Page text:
Famous Soviet author Maxim Gorky’s 155th birth anniversary celebrated in Kolkata’s Gorky Sadan 

Kolkata's Russian Centre for Science and Culture celebrated the 155th birth anniversary of famous Soviet novelist Maxim Gorky at Gorky Sadan.

Famous Soviet author Maxim Gorky’s 155th birth anniversary celebrated in Kolkata’s Gorky Sadan

On the occasion of the 155th birth anniversary of the famous Soviet novelist and Marxist political activist Maxim Gorky, a week-long cultural programme has been organised at Gorky Sadan, the Russian Centre for Science and Culture in Kolkata. 

Sarasij Sengupta addressing the audience. Seated from right to left are Ekaterina Lazareva, senior consul and protocol officer of Russian Consul General, Kolkata, and Sergei Sushin, head of Gorky Sadan in Kolkata.

Ekaterina Lazareva, senior consul and protocol officer, Russian Consul General, Kolkata, inaugurated the event on Monday, March 27th at Gorky Sadan. The facility’s head Sergei Sushin and academic Sarasij Sengupta were also present with her at the event. Sengupta discussed Gorky’s life and literary works in detail.

Some books by Gorky are on display at the exhibition.
Some books by Gorky are on display at the exhibition.

Besides, at the event of Gorky’s 155th birth anniversary, Lazareva, Sushin, and Sengupta inaugurated a photography exhibition which highlights various aspects of Gorky’s life and his contemporary works and activities.

The photography exhibition on Gorky at Gorky Sadan, Kolkata.

One of the sections of this exhibition is “India Connection”, which exhibits Gorky’s interaction with Indian anti-colonial revolutionaries and how he contributed to the anti-British struggle in India, especially through his correspondence with Madam Bhikaiji Rustom Cama and Shyamaji Krishna Varma. Gorky reportedly supported Indian anti-colonial movements from his earnings from literary journals.

“India Connection” portrays Gorky’s correspondence with Indian revolutionary Madam Bhikaji Rustam Cama.

Alexei Maximovich Peshkov, better known as Maxim Gorky to the world, was born on March 28th, 1868, in Nizhny Novgorod, Russia. Born in poverty, Alexei Maximovich lost his mariner father at an early age. He started to live with his paternal grandfather after his mother remarried.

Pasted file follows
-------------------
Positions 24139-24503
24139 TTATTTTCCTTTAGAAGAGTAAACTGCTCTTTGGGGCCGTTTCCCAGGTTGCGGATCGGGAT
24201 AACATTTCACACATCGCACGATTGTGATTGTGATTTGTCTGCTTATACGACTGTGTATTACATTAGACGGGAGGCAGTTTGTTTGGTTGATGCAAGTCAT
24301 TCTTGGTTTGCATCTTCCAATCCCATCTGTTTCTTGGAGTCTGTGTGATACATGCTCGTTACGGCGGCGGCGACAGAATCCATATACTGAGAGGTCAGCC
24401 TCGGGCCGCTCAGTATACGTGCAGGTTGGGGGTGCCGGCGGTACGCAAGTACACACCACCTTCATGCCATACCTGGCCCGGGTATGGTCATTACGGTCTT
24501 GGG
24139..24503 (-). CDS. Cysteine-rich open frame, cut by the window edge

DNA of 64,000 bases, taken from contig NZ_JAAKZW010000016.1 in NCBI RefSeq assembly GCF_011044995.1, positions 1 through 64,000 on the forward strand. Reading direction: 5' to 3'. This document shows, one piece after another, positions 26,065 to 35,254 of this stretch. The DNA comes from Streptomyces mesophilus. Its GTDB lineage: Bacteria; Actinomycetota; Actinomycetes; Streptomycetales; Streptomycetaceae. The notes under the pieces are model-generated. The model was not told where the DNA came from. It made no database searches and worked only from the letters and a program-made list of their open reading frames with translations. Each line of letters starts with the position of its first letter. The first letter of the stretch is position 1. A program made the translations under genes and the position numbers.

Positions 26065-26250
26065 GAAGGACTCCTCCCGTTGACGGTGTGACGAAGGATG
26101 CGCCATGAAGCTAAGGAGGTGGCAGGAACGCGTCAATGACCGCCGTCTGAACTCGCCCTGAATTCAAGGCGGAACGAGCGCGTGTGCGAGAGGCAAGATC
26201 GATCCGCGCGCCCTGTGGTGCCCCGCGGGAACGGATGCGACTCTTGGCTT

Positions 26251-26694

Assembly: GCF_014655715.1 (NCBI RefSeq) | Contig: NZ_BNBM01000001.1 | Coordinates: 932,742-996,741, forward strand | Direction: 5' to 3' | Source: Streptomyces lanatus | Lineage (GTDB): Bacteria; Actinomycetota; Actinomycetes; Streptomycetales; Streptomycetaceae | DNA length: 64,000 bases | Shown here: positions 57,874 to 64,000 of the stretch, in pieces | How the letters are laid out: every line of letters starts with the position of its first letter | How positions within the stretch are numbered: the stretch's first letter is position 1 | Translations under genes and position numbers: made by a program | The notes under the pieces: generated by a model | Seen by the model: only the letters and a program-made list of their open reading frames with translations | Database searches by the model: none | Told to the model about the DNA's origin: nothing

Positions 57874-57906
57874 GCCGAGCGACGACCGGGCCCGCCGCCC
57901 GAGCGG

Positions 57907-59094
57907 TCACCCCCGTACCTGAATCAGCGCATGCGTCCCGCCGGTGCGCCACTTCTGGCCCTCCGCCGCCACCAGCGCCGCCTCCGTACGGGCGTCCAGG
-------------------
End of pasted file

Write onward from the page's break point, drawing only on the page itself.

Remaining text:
When he was 8, Gorky’s grandfather, who was reportedly harsh on him, sent him to earn a living. He had to do several gigs, including working as an apprentice of a shoemaker, a dishwasher on a steamer, etc. According to him, it was the cook of the steamer where he washed dishes, who taught him to read and introduced him to the world of reading, which later changed his life.

Alexei Maximovich took the pseudonym Maxim Gorky when he began his literary career in Tsarist Russia. The word “Gorky” literally means “bitter”, which he began to use in the literary work of the contemporary time to highlight the crisis of society around him.

At the age of 24, Gorky’s first story was published in a periodical, after which he was recognised as a talented writer. His first collection of stories was published in 1898. After that, he gradually became close to the revolutionaries of Tsarist Russia and was attracted to the left-wing ideology.

Gorky joined the Revolution of 1905 and then left Russia for London, where he met Vladimir Ilyich Lenin, the iconic revolutionary and the founder of the Soviet Union. Although two years elder than Lenin, Gorky was fond of the man and the duo shared a unique bonhomie.

Among his famous novels, “Mother” is particularly popular and this novel has been translated into 44 languages ​​around the world. In the Soviet Union, the novel was published in several languages. After the Russian Revolution in 1917, Gorky became one of the intellectual architects of the new Soviet social order.

He became known throughout the world as a working-class playwright and novelist. Gorky died in the Soviet Union in 1936. His death greatly saddened the progressive writers and intellectuals of the world, who were then witnessing the ugly rise of fascism in Europe and the Far East.

Speaking on behalf of Gorky Sadan, Gautam Ghosh, the organiser of the event, told East Post that Gorky was also contacted by the Punjab Literary League of the then undivided British-ruled India. A letter from the League requesting Gorky to be on its advisory board has also been included in the exhibition.

Undivided India’s Punjab Literary League’s correspondence with Maxim Gorky.

Ghosh added that this exhibition would continue till March 31st. On Tuesday, March 28th, Gorky Sadan Russian language students will stage a programme. On the same day, in the afternoon, writers of Kolkata will organise a literary gathering under the banner of Pragati Sahitya Sangh (Progressive Literary Forum). Furthermore, three famous films based on Gorky’s stories will be screened over three days.

Among them is the film “Mother” by Sevolod Pudovkin, based on Gorky’s famous eponymous novel. Ghosh said that Pudovkin’s 125th birth anniversary would also be observed this year. Alongside “Mother”, Akira Kurosawa’s “The Lower Depth” and Gleb Panfilov’s “Vasa”, based on Gorky’s play “Vasa Zheleznova”, will be screened.

Ghosh said he hoped the people of Kolkata would enjoy this week-long event to pay obeisance to Gorky.

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